Harvard researchers have found a new treatment for heart attack that provides greater hope for the roughly one in four patients whose heart arteries remain blocked even after standard drug treatment.
The new therapy adds a fourth drug to the three-drug regimen that is frequently prescribed after a heart attack to break up clots that block arteries carrying the heart’s critical blood supply. The addition of the fourth drug – an antiplatelet medication called clopidogrel, marketed commercially under the name Plavix – reduced the odds of a second heart attack by 31 percent and also reduced the odds of dying from heart-related causes and of needing emergency bypass surgery to restore blood flow to the heart.
The three drugs frequently given after a heart attack include a clot-buster, an anticoagulant, and an antiplatelet medication, typically aspirin.
The new treatment was tested in a large-scale clinical trial run by researchers at Harvard Medical School and Harvard-affiliated Brigham and Women’s Hospital. The study’s authors said the findings represent the first advance in clot-busting drug treatment for heart attack in more than 10 years that improves mortality.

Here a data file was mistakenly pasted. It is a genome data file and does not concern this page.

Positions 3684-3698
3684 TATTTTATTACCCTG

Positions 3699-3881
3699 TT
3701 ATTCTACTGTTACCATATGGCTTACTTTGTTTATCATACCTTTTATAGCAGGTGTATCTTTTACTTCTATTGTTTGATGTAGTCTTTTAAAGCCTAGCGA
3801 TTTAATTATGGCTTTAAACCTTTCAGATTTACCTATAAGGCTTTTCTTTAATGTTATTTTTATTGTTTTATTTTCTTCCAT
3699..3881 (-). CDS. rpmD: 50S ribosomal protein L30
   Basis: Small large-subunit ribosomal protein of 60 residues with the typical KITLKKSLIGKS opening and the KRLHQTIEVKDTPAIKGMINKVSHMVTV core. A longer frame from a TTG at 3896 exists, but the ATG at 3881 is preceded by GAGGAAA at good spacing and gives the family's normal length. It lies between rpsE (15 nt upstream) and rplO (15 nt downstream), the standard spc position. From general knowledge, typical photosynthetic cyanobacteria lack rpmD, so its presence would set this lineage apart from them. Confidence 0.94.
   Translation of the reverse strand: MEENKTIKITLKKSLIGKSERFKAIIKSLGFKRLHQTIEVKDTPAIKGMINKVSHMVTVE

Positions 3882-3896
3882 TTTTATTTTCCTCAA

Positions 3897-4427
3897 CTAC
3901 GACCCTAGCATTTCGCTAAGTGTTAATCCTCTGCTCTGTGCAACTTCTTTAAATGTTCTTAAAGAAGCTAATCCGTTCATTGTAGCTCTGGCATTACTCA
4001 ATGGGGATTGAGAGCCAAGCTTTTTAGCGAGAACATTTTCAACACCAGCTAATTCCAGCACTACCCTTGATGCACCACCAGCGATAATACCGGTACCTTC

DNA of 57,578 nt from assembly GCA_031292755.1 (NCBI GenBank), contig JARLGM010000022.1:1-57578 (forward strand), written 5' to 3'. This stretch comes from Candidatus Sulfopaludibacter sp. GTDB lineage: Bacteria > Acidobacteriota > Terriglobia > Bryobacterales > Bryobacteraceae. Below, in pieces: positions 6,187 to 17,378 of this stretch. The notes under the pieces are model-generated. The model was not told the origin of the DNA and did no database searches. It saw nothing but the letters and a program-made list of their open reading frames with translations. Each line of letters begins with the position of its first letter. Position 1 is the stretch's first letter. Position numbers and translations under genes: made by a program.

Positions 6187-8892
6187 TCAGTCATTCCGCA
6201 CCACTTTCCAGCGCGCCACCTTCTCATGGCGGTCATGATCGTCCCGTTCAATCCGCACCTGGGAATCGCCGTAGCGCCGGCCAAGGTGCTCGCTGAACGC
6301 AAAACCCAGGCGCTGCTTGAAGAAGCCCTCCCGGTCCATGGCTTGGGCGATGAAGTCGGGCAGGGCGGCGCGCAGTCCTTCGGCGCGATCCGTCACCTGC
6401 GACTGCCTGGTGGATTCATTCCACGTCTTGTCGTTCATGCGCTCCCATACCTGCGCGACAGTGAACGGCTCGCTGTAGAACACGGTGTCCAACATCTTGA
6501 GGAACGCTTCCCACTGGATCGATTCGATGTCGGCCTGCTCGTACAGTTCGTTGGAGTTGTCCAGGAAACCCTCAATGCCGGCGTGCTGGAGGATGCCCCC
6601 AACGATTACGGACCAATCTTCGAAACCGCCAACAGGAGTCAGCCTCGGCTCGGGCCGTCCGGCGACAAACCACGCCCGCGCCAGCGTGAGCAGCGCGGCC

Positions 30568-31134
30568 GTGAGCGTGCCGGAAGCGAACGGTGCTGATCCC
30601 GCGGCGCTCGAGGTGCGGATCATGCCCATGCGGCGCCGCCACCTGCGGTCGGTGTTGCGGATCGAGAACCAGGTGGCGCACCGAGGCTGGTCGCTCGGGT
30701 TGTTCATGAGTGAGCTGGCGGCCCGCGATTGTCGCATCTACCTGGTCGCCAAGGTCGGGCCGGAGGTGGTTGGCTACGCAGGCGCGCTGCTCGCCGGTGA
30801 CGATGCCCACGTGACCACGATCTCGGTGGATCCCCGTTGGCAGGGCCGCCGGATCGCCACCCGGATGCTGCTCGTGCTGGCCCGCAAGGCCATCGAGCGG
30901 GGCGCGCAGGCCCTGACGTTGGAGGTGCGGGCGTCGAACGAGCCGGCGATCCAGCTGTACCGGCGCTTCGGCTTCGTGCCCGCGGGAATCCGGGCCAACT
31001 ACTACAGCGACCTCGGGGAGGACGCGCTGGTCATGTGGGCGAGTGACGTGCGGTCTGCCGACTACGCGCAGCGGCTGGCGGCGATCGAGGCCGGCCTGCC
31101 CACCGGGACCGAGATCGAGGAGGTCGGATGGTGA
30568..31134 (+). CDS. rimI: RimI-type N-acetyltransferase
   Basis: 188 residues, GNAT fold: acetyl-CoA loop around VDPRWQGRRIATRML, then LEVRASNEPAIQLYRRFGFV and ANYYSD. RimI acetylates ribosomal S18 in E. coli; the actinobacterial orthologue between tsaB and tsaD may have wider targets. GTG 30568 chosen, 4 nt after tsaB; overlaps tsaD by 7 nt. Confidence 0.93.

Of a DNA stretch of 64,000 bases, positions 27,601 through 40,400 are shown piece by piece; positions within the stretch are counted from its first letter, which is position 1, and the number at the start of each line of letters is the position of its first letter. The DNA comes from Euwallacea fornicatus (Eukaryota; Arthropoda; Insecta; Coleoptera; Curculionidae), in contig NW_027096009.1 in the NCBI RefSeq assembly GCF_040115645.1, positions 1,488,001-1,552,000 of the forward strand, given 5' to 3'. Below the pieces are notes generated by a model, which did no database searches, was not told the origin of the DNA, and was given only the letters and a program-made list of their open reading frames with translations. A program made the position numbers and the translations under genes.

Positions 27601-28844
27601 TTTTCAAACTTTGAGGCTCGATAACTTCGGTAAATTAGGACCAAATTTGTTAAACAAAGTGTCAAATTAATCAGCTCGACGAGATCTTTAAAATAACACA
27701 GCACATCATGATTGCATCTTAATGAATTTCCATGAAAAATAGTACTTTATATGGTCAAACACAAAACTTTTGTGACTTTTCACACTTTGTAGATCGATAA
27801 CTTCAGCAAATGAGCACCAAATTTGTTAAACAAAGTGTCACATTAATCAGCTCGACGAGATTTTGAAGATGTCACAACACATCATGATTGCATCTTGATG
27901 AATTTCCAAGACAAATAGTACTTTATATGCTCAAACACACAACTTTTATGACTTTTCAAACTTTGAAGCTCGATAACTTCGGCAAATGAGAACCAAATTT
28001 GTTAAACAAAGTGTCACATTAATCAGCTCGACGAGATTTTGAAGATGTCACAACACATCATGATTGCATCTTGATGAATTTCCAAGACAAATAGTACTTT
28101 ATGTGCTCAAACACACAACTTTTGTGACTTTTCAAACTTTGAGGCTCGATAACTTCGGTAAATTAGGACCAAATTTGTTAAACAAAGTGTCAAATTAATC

The clinical trial, supported by a grant from Sanofi-Aventis and Bristol-Myers Squibb, the makers of Plavix, followed 3,491 men and women age 75 and younger who had suffered a heart attack. The trial was conducted at 319 sites in 23 countries.
Trial subjects were treated with the standard clot-busting treatment and aspirin within 12 hours of the heart attack. They then either received clopidogrel or a placebo for the remainder of the trial.
Marc S. Sabatine, an instructor of medicine at Harvard Medical School and associate physician in Brigham and Women’s Cardiovascular Division, presented the results this week at the American College of Cardiology 54th Annual Scientific Session in Orlando, Fla. Results were also published in the New England Journal of Medicine online on Wednesday (March 9), and are scheduled to be published in the March 24 print issue.